Notice how this article, and generally every population related article never mentions whether the population is peaking for the wrong reasons or the good reasons. We are on a finite planet, when the population peaks is it peaking because we are unable to feed more? How would you know the difference? How do you know that our numbers are not at the limit right now, while we are increasing that limit?

    Think of the Earth as a bucket with holes in it. The water in the bucket is the population. Water that flows out is dead people. Water is poured into that bucket at a rate that is proportional to how much water is in the bucket. I am saying that the bucket is full and over flowing. The water pouring over the top is caused by pouring water into the bucket too fast, and is analogous to child mortality caused by averaging too many babies. The size of the bucket has been increased, but the increases have never been fast enough to stop the overflow. In addition, the size of the bucket is significantly larger than what can be sustained. We do not know how to keep the bucket size from dropping dramatically when those resources become scarce.

    Everyone, and this includes Malthus and Ehrlich and countless other population “experts” mindlessly assume the bucket is not full. They have been fooled by the fact that humans can control their fertility. They assume that we control it such that the bucket is not full and over flowing. This assumption is dead wrong. Nobody has ever found a mechanism that ensure we control it such that we prevent the overflow.

    The child mortality is painfully obvious. It occurs in economic clumps throughout the world. The horrid child mortality rates found in developing countries is exactly what one would predict if one did not make the mindless assumption that our numbers are not at the limit right now.

  • Evelyn L. Ford

    All people think about is having babies; there is no love anymore- people only breed for the money that is made off of the kids when they grow up and start shopping; it’s all about capitalism and money, and in the end we may all sadly pay for our selfishness with the end of the world; why do people spay and neuter animals, specifically pets? So more people can make and have human babies! Put 2 and 2 together, folks!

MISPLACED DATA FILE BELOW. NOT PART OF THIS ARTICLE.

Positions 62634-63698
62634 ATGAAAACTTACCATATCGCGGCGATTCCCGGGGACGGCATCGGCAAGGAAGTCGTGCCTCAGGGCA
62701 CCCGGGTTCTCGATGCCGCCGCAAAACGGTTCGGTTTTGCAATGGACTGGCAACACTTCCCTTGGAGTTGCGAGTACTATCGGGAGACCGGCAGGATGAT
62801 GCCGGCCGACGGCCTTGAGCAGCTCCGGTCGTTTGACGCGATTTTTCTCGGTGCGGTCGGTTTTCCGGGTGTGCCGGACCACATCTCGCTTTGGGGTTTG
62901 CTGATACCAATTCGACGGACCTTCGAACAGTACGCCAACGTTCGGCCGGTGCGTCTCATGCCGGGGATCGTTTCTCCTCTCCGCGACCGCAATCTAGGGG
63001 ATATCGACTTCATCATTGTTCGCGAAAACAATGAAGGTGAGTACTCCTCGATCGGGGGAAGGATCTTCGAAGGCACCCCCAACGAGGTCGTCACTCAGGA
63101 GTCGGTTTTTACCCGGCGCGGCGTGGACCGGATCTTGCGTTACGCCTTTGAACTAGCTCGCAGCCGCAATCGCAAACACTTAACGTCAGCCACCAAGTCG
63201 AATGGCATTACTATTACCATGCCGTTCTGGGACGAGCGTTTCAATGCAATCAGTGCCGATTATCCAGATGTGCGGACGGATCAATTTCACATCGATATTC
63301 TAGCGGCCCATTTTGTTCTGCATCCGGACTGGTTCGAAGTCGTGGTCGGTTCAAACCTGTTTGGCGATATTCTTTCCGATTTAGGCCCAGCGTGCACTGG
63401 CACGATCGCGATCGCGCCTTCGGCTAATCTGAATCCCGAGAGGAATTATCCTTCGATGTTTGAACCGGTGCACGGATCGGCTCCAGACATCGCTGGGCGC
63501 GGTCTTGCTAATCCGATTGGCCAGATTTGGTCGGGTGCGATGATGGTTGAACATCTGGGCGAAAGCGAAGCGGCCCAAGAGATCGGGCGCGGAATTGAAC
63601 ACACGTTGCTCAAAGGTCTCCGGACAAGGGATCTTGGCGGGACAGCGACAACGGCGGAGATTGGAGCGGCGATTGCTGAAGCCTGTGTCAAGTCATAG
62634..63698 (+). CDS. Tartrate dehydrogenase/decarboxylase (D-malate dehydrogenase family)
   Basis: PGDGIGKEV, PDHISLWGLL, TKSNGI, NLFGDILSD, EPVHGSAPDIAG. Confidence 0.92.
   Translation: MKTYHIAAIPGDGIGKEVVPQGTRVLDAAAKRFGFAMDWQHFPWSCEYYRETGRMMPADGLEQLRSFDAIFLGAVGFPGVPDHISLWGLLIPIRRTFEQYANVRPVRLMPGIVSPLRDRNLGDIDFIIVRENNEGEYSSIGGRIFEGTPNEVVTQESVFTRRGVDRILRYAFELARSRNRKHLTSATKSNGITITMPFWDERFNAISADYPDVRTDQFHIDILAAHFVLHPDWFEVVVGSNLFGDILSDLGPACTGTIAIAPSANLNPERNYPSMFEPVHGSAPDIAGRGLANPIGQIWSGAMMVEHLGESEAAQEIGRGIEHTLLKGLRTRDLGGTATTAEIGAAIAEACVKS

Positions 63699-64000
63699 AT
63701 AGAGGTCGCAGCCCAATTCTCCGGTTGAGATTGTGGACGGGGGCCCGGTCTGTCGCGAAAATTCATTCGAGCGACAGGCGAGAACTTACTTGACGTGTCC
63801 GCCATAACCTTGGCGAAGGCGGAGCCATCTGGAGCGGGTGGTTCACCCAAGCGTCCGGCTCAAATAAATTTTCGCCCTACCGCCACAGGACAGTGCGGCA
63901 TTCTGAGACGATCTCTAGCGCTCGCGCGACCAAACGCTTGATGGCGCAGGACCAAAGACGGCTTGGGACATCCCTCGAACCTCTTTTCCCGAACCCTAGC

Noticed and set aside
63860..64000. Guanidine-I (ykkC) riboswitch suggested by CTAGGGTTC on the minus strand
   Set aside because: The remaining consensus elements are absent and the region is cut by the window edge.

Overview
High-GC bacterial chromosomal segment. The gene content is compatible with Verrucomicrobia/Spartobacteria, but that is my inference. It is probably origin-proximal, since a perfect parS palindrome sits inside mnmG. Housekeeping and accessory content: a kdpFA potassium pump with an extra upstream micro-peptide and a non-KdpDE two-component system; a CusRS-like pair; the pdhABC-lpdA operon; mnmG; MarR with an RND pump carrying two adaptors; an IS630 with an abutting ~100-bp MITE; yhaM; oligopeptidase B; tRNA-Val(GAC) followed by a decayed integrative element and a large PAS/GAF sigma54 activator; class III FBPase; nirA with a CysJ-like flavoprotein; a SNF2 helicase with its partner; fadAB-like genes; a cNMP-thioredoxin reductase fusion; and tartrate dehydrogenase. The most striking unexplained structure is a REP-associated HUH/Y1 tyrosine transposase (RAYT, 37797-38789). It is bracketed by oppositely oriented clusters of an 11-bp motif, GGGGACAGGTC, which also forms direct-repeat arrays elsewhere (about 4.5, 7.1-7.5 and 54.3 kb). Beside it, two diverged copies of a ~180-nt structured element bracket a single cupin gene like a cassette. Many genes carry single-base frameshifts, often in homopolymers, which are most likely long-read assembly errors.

• rodentx2

    Think what the impact of human overpopulation has on doomed domestic animals: 7 billion people devouring close to 60 BILLION “food” animals! Think of the magnitude of misery, suffering, and death to the animals as the global human overpopulation continues to demand more and more meat/flesh, dairy, and eggs, produced by any and all means available (including technology)!

  • rodentx2

    I think it’s time we realized that “reproductive freedom” for humans is a luxury the planet and ALL (domestic and free-living) animals can no longer accommodate! And it isn’t just species extinctions in the wild. It’s the insane production (not to mention the misery, suffering and violent deaths) of more and more “food” animals by ANY and ALL means available in an attempt to keep up with the demand for animal products (even when there’s plenty of plant-based foods that are healthier and more sustainable). I’m vegan, but it’s like a nano drop of water in a flooded, overflowing tank!